But Leo isn't just jumping over paparazzi. Lady Gaga makes a walk down the red carpet, too.

Leo faces the other Oscar nominees for Actor in a Leading Role as well.

Walking the red carpet are Eddie Redmayne as Einar Wegener in "The Danish Girl," Bryan Cranston as Dalton Trumbo in "Trumbo," Matt Damon as Mark Watney in "The Martian" and Michael Fassbender as Steve Jobs in the movie of the same name.

Along the way, you can get Emmys, Golden Globes, SAG Awards and other industry awards.

There are also mini-games that poke fun at memorable Leo moments, like the famous car-and-quaaludes scene in "The Wolf of Wall Street."

One mini-game pokes fun at the lack of Oscars diversity. Players have to "find the black nominee."

Watch a trailer of the game below, and play it for yourself here.


Check and mate: Facebook Messenger has a secret

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Do you like chess? Do you like Facebook? Now you can combine the two likes in your life. 

According to The Verge, there's a chess game in Facebook chat. 

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And it works.

To start a game, log into messenger, either on your mobile device or on your laptop, find a friend who wants to take you on, and then type @fbchess play to start your game.

The person who initiates the game is on the white side, and gets the first move. 

To move your pieces, type @fbchess then a space then a command like P (for pawn) e (for a column) and 4 (for a row). It would look like @fbchess Pe4. 

Then you wait for your opponent to move.

If you make a mistake or illegal move, Facebook will warn you. 

Don't worry if you're not a chess expert, there's a help function, just type @fbchess help.

Other handy commands: @fbchess resign to end a match, and if you don't want to go first just type @fbchess play black.

Donald Rumsfeld helped design a Churchill-themed solitaire app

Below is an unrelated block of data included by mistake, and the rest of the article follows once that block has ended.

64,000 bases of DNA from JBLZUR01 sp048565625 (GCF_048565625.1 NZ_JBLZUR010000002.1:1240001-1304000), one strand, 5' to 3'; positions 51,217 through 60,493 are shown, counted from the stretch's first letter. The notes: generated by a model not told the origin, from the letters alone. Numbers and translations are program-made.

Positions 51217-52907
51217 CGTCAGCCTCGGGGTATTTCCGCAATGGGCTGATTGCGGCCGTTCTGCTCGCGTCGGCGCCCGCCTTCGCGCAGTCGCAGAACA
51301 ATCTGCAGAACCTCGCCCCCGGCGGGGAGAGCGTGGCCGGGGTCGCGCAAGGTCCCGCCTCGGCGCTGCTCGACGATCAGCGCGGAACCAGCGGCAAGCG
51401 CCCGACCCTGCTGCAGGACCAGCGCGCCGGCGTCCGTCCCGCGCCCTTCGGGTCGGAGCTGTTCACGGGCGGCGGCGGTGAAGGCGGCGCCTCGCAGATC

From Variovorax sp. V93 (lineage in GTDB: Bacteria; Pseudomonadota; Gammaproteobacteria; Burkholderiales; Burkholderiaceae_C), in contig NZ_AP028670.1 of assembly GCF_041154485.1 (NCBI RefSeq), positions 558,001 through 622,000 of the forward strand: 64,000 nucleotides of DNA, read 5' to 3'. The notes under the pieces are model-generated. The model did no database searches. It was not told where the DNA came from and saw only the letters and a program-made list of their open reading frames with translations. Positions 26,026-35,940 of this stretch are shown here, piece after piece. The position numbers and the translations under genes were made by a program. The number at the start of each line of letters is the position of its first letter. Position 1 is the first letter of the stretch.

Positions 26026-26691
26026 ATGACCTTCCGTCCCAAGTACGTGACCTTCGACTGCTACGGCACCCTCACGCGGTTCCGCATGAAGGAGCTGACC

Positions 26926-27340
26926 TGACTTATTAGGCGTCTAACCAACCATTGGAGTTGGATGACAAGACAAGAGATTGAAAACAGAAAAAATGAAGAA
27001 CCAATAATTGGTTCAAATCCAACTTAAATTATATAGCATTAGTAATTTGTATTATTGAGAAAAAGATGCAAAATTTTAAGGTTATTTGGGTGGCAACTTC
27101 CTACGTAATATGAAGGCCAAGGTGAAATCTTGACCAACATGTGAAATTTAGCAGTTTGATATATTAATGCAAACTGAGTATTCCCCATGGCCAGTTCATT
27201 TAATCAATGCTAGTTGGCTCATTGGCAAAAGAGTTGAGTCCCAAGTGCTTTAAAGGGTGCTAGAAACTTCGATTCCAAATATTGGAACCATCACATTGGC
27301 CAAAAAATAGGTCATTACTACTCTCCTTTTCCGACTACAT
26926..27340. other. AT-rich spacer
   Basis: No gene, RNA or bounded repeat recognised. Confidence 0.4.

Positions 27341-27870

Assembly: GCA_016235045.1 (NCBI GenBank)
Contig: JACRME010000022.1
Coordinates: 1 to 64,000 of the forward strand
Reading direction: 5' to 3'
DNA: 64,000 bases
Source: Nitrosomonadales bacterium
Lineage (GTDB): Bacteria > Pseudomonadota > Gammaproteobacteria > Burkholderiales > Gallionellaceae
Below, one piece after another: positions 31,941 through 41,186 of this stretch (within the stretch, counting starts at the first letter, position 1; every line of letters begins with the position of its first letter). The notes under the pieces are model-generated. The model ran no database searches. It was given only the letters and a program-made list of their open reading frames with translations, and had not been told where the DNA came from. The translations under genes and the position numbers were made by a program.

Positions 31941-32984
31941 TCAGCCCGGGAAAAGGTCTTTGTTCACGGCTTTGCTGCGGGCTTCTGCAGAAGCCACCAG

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Want to make sure your solitaire app stands out from the glut of mobile card games? Step one: Tie it to a famous historical figure like Winston Churchill.  Step two: Enlist former Defense Secretary Donald Rumsfeld as your lead designer.

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Rumsfeld is an avid fan of a particular variant of solitaire Churchill supposedly played during the war, and the retired politician teamed up with a D.C. design firm and an Indiana coder to preserve the game for digital posterity. 

The result is "Churchill Solitaire," which The Wall Street Journal dubs "likely the only video game developed by an 83-year-old man using a Dictaphone to record memos for the programmers." 

The Journal's in-depth piece on the creation of "Churchill Solitaire" is full of amazing anecdotes from Rumsfeld's brush with game design: his frustration with bug testing, his outrage when a server wipe erases his progress, his disdain for the cowardly undo button.

But now that Rumsfeld's worked through the teething pains, we're hoping he sticks with his new career as a game designer. Imagine a Rumsfeld-made management sim set in the Pentagon, for example. Or a hidden-object game about WMDs in Iraq.

"Churchill Solitaire" is available now on the Apple App Store and is free to download; the game sells levels and uses of the hint or undo buttons to get revenue. Rumsfeld says he's going to donate his share of the proceeds to charity.